Montgomery takes big step forward

Montgomery takes big step forward

SEATTLE -- While the Mariners' bullpen continues to spring leaks, Seattle got a much-needed solid start from rookie southpaw Mike Montgomery on Monday in a 4-3, 10-inning loss to the D-backs.

Manager Lloyd McClendon said his bullpen's woes are largely because it's been overtaxed due to too many short outings from the rotation, but Montgomery overcame a shaky first two innings to throw 6 2/3 innings of five-hit ball in his 11th start of the season.

The 26-year-old lasted a season-low 2 2/3 innings in his prior start and on Monday gave up three runs -- including solo homers to Paul Goldschmidt and Welington Castillo -- in the first two frames.

But the lefty settled in after that, allowing just one hit over his final 4 2/3 innings to leave a positive impression and signal another step forward in a season when he's gone 4-4 with a 3.20 ERA in 11 starts while filling in for the injured James Paxton.

"Monty did a nice job," said McClendon. "It was a little shaky early on. He settled down and gave us 6 2/3. That was big for us."

"I felt good from the beginning," Montgomery said. "There really was just two mistakes on the home runs and they took advantage. Sometimes you get away with it, but Goldschmidt and Castillo, they took advantage. After that, I felt a lot better finding my fastball command, and that was the difference in going deep."

This was an important game for Montgomery, who had gone 4-2 with a 1.62 ERA in his first seven starts, but 0-2 with a 9.22 ERA In his last three. So while he wound up with a no-decision, this was definitely a step in the right direction.

"My mentality was let's attack with the fastball, get some early outs with ground balls, and just try to go deep in the game," he said. "After they scored the three runs, it was battle mode. Hey, they scored three runs, but they're not getting any more. That was my mindset after that."

And he showed something with his recovery from what could have been a disastrous start, limiting the damage to two runs (one earned) in the second inning after a bases-loaded error on shortstop Brad Miller allowed the second run to score.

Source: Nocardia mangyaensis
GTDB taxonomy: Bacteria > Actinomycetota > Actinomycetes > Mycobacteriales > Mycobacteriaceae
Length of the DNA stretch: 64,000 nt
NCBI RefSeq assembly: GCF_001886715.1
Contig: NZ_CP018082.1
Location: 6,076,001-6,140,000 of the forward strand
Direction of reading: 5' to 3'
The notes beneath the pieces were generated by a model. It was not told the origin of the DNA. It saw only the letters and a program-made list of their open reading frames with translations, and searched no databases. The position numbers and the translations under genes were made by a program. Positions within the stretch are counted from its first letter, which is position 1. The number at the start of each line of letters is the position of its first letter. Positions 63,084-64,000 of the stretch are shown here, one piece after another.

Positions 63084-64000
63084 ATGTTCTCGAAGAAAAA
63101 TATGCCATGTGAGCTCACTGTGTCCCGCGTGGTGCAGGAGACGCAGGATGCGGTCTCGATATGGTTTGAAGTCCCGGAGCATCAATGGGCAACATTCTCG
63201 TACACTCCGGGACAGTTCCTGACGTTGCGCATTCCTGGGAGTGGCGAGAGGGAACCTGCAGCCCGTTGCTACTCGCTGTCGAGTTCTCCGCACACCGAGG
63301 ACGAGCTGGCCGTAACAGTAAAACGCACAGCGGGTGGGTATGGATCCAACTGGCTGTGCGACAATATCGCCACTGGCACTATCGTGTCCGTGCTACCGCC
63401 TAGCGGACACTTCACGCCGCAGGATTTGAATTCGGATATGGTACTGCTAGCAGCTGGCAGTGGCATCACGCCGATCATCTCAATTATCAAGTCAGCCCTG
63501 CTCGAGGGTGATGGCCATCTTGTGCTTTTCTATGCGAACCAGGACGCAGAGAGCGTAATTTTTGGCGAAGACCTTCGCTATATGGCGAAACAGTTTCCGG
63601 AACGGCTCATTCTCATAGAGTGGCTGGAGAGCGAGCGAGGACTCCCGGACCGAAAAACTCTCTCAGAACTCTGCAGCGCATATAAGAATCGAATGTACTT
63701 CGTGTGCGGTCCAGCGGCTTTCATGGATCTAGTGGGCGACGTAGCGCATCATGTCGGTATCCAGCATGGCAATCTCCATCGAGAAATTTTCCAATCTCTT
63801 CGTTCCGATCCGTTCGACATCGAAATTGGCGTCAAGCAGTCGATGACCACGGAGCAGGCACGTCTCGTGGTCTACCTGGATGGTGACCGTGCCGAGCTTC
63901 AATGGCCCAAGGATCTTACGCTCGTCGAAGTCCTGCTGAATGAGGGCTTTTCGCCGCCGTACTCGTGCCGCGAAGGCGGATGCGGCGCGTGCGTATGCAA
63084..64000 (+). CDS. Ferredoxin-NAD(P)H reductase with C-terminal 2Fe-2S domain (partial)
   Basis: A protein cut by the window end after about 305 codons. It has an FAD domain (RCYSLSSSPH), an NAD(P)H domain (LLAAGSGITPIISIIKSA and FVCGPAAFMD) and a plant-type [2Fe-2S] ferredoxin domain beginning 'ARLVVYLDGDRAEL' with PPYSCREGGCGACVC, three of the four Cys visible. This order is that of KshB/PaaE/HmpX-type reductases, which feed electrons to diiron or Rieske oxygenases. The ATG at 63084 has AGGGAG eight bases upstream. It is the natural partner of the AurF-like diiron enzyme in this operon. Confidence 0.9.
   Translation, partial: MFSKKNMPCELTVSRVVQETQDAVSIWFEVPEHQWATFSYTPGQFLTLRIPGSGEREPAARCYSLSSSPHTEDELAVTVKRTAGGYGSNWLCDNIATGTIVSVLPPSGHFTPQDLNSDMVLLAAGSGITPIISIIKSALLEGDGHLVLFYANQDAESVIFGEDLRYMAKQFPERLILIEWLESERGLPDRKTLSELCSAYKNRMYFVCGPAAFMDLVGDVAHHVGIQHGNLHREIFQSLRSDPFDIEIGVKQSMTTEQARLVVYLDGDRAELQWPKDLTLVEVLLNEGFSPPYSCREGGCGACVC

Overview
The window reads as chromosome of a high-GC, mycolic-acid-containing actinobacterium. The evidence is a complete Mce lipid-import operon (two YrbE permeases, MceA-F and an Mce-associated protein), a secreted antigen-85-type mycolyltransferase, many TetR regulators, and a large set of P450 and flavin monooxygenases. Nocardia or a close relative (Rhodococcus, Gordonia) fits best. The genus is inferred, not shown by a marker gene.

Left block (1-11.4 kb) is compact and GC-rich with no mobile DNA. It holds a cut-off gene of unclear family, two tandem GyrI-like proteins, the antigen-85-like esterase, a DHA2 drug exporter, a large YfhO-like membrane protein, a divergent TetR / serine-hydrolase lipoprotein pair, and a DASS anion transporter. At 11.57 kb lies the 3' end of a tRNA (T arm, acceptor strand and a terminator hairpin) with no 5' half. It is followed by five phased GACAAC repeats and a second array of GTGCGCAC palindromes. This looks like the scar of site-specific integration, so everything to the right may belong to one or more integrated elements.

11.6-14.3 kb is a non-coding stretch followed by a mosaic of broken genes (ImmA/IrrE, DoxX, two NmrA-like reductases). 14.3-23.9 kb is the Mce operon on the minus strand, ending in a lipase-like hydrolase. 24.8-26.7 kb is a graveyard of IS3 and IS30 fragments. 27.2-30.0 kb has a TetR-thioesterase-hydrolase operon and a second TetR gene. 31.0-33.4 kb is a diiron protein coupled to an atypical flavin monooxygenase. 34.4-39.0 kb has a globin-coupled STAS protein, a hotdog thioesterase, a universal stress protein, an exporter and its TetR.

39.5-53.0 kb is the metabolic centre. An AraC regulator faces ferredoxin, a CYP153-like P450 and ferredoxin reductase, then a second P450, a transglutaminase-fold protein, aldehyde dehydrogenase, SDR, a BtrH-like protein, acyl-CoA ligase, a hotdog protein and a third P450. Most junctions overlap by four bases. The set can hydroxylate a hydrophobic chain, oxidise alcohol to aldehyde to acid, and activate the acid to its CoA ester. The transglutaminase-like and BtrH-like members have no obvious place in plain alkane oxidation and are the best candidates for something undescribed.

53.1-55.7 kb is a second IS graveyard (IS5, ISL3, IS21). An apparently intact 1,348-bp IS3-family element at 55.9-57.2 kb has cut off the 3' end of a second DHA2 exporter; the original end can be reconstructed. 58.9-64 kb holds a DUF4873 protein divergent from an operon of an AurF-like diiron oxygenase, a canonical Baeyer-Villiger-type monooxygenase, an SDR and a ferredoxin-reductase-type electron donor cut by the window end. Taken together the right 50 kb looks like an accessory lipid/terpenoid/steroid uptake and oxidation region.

Montgomery dug in at that point, striking out Yasmany Tomas and getting Goldschmidt to ground out to keep the game at 3-1.

"He gave up the homer in the first and homer in the second, but he bounced back and shut the door," said catcher Mike Zunino. "I think it's going to speak a lot about these pitchers. It's how you bounce back. If they can keep us in games and limit the damage, hopefully we can score some runs. The offense is scoring a little better and if they can do that, we have a good chance of winning."

Montgomery said he's learning as he goes this season. And in return, the Mariners are learning some things about the former first-round Draft pick of the Royals.

"He's a competitor," Zunino said. "He goes right after guys. He doesn't fear anybody when he's pitching and you love to see that. He's done a great job of that and does a good job making adjustments and that is allowing him to go deeper into ballgames."

Greg Johns is a reporter for MLB.com. Follow him on Twitter @GregJohnsMLB, read his Mariners Musings blog, and listen to his podcast. This story was not subject to the approval of Major League Baseball or its clubs.